Come back to this blog regularly to see how the process is progressing, including how to transplant them once they’ve matured and all the way to my kitchen! My garden is about 2 weeks ahead of yours, so you will have a good idea of what to expect.

My partner says I have a green thumb, but this kit is awesome because it’s accessible for any level. I love plants and I’m so thrilled to share this hobby with you. Let’s turn this hobby into a community garden and learn tips and tricks from one another!


My salsa garden on day fifteen ^^^ As you can see, everything besides the jalapeños have really taken off. Today however marks the first sign of life for the unhurried jalapeño seedlings. Over the last fifteen days I’ve made sure to keep the soil consistently moist… an easy indication that your soil is in need of water is the color. Light brown and flakey = WATER!!! Dark brown, almost black (like pictured above) is what you are aiming for.

If you are having trouble keeping your plant babies properly watered, I would definitely suggest the the plastic-wrap green house method. I’ve kept plastic wrap on mine for the last seven days and every morning I wake up and see dark soil, condensation and water droplets on the leaves! Please feel free to drop me a line below or share photos of your garden via Facebook, Instagram or Twitter- I’d love to see them!! Our handle is @NewHobbyBox 🙂

Until next time,




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Salsa garden day 32 ^^^ As you can see, the plant babies have had a rough time (I blame this on Seattle’s infamously gloomy weather). Jalepeños finally sprouted but the Beefsteak tomatoes have started to wilt. I feel like it’s not too late for them so today I have decided to transplant my seedlings so they have access to more water and soil.

*If your plants are getting close to being around 3 inches tall, I would recommend doing the same!

The amazing thing about your New Hobby Box gardening kit is that egg carton/growing vessel is bio-degradable! So those of you that live in perfect growing climates could literally transfer the egg carton into the ground without transplanting. (If you do this, I would recommend separating the compartments by plant type using scissors so they will have more room to grow.

Personally, I needed to transfer my plants to something small that would allow them to continue growing indoors. I found an 8-pack of 3inch pots for $1 (whoot whoot- I love deals) at Grocery Outlet. For my East coast hobbyists, I bet you could find something similar at Big Lots or The Dollar Store.

First step when transplanting, water your plants. The moist soil will make this process a bit more manageable, especially if you are doing this indoors! After watering, I went ahead and filled my pots half way with soil and watered that soil as well so it would be ready to hydrate my plant babies once they arrive. Next I used scissors to cut the edge of the egg carton to access the soil pod. Then VERY CAREFULLY I peeled back the carton. (As shown below) Notice: I lost major cool points for wearing gloves..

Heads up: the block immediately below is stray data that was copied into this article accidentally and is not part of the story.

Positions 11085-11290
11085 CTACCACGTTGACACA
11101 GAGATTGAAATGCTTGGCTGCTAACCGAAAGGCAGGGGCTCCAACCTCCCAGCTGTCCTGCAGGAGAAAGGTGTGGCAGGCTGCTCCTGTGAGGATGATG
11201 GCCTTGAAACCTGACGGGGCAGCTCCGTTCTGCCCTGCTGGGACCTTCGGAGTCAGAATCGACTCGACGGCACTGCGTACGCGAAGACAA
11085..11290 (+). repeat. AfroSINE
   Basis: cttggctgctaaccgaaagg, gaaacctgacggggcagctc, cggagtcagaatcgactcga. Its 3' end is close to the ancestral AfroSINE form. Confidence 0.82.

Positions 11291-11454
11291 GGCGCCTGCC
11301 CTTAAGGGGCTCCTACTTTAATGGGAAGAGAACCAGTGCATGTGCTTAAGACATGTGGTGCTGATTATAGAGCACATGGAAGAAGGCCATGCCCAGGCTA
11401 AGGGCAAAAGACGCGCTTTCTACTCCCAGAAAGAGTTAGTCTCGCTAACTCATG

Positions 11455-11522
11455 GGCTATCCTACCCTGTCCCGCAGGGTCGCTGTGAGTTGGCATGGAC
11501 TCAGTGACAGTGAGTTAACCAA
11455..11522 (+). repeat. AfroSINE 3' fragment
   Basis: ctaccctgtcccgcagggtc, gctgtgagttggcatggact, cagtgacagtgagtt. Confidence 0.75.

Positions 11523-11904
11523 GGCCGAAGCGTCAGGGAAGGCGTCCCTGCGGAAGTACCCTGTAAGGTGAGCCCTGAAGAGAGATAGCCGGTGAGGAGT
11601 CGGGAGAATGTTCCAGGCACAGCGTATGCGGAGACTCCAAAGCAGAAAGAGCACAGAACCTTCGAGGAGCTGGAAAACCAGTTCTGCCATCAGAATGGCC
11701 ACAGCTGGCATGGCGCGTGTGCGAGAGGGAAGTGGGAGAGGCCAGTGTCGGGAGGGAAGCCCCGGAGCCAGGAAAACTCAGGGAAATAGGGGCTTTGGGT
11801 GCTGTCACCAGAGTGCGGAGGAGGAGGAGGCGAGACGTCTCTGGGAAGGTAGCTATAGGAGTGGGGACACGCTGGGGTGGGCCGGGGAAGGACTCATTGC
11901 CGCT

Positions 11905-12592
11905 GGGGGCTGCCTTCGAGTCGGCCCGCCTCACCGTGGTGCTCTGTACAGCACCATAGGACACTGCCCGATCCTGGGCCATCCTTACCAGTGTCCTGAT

During this step I discovered that the roots of the Tomatillo plants actually semi rooted themselves into the carton! Not wanting to damage the root system and knowing the carton is bio-degradable I went ahead and left what ever was connected that I couldn’t remove safely. Next I gently placed both pods of the same plant in each of the containers like below…..



The last step is to add more soil. You’ll want enough to have an even firm layer that supports your plants. No need to over do it, you can always add more soil later!


I think my plant babies will love their new homes and I love how they fit perfectly on my windowsill.

I’m very interested in how your gardens are doing- I think it would be nice to compare our successes and lessons learned! Please share photos below or with us on Facebook , Instagram and Twitter 🙂 I’ve seen a few of your gardens and I am SO impressed. We’ll be harvesting our crops in no time!

Happy Hobbying,





WOW- 46 days. Can you believe it?!

These lovely plants started their lives in an egg carton with watered down compressed soil bricks and now look at them. I hope that yours are showing this type of progress- and doing MUCH better than my beefsteak tomatoes. As you can see, I still refuse to give up on them. (Far right- yikes)

I don’t have many new tips to share, other than keep your babies hydrated!

Also, Seattle has had a streak of lovely sunny weather so I have adopted the habit of rotating my pots to balance sun exposure to all sides of the plants. I’ve found the stakes to be a very useful resource for this. If you are forgetful (like me) you will want to commit to a counter-clockwise or a clockwise rotation and stick to it. Then, use the stakes as your clock hand and every time you water, advance your ‘hand’ 3 hours! This means you will rotate to hour positions- 12, 3, 6 and 9.

*Another easy way to think of it could be as a compass and point to the cardinal directions- North, South, East and West.

As always, I encourage you all to share progress with us- a few of you have via our social media sites and I am beyond proud of how far we all have come as horticulturists!!

Until next time,